Cacapon Watershed Map                                                             Home       Up


Cacapon Geology Maps


Cacapon Floodplain Map

North River Study Area or click on one of the 

subwatersheds in the table.

Lost River Study Area or click on one of the

subwatersheds in the table.

    The North River watershed is used as a comparison to the Lost River basin. The North River is similar in characteristics and size to the Lost River, but has much less integrated poultry and associated agriculture; it was included to establish nutrient water quality patterns in a low intensity agricultural basin.  You can see this pattern if you compare the North River Area Land Use map above to the Lost River Area Land Use Map, particularly if you compare intensive agriculture indicators such as the number of poultry houses (yellow lines) and row crop land (red areas).  You can also see that agriculture in the North River is less confined to narrow river valleys than in the Lost River, and therefore agricultural land in the North River Area is in less direct proximity of rivers.  See the map above for a visual.  

North River Area Facts and Figures

The North River, the largest tributary of the Cacapon River, is slightly larger than the Lost; it drains 205 square miles - 30% of the total Cacapon drainage area. Agriculture in this watershed is less intense than in the Lost River basin and mostly consists of pasture/hayland and cattle. Poultry houses (appx. 40) and feedlots are located at low density throughout the watershed; many of the poultry houses are located on ridges well away from the floodplain.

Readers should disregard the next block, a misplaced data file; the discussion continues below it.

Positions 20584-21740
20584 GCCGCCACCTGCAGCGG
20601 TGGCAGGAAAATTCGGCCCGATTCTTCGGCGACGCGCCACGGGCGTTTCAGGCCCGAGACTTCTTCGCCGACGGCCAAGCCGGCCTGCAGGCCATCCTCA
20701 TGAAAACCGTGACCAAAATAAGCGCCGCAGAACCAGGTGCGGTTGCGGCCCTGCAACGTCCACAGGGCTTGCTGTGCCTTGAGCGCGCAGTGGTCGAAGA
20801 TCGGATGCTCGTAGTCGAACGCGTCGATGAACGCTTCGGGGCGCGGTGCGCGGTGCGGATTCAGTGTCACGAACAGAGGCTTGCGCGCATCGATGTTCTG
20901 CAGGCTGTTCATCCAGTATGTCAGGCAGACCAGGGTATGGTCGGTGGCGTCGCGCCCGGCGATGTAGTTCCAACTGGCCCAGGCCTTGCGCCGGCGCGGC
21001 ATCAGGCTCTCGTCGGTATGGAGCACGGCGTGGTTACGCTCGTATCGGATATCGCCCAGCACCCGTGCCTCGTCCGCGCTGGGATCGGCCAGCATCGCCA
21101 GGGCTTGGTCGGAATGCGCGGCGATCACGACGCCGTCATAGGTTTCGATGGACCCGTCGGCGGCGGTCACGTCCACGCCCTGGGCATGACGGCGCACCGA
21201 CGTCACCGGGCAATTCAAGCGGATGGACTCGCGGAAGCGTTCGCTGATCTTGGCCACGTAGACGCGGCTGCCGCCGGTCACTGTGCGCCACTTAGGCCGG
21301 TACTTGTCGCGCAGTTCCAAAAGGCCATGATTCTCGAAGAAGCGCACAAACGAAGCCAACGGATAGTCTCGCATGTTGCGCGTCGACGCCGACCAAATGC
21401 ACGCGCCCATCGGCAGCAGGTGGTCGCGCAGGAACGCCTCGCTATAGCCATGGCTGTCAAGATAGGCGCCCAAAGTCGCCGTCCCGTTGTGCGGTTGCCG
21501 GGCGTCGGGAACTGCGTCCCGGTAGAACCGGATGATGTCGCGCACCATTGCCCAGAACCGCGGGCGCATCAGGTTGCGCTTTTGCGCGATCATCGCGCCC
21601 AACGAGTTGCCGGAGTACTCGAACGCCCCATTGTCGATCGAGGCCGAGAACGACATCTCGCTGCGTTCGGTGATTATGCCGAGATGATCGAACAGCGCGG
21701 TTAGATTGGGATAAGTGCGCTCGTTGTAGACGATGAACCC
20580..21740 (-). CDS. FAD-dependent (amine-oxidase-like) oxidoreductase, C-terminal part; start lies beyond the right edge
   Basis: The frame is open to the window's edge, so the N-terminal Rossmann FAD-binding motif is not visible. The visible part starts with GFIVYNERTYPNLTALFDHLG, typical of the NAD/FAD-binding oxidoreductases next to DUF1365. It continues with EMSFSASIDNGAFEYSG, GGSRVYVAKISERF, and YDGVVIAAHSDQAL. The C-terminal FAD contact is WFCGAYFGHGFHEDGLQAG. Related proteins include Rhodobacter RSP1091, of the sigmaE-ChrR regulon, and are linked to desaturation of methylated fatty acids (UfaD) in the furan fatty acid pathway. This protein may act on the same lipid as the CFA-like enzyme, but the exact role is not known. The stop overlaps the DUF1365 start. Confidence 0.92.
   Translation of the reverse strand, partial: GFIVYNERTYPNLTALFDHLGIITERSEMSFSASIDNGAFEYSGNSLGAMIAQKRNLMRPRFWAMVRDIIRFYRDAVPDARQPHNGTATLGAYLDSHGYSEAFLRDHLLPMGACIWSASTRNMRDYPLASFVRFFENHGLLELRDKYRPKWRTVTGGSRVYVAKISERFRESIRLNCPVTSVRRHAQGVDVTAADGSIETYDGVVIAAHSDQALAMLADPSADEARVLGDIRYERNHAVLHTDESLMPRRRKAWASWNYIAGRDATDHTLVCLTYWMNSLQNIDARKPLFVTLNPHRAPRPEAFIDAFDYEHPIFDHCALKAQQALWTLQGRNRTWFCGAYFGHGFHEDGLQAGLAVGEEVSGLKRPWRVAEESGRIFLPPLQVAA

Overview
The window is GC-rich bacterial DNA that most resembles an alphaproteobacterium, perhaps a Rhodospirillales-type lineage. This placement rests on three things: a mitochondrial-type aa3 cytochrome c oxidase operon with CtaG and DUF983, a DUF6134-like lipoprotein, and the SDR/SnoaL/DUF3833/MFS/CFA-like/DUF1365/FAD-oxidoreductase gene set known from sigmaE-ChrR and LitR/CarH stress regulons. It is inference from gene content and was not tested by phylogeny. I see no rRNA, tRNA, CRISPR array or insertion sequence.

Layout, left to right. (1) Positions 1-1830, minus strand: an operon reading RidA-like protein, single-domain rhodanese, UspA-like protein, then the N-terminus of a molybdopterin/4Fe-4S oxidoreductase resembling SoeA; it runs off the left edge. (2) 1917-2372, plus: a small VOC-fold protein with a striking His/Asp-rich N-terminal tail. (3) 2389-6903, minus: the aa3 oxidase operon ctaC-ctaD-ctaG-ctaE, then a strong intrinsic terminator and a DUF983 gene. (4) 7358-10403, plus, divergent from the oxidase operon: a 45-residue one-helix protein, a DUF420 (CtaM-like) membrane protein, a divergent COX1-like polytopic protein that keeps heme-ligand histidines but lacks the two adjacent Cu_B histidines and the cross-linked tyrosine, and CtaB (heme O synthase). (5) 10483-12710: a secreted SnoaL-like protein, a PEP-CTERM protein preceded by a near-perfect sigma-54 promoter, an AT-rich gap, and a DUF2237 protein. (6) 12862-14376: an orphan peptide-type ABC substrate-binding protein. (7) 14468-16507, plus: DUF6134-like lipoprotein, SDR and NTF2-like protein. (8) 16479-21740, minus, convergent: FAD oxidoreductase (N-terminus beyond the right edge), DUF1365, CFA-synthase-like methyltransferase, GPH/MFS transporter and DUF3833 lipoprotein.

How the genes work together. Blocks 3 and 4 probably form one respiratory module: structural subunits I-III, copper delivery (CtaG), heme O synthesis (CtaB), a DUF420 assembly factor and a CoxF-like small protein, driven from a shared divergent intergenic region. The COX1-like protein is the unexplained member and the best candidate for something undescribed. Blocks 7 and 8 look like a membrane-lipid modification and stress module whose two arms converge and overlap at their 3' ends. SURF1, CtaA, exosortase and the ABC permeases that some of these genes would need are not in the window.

A woody riparian corridor, ranging from a narrow band of trees to hundreds of feet wide, exists along much of this riverís length in contrast to the mostly denuded banks observed along the upper 2/3's of the Lost River mainstemís .

One tributary and six mainstem sites were selected for water quality comparisons to the Lost River.



Cacapon Institute - From the Cacapon to the Potomac to the Chesapeake Bay, we protect rivers and watersheds using science and education.

Cacapon Institute
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High View, WV 26808
304-856-1385 (tele)
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Frank Rodgers,  Executive Director

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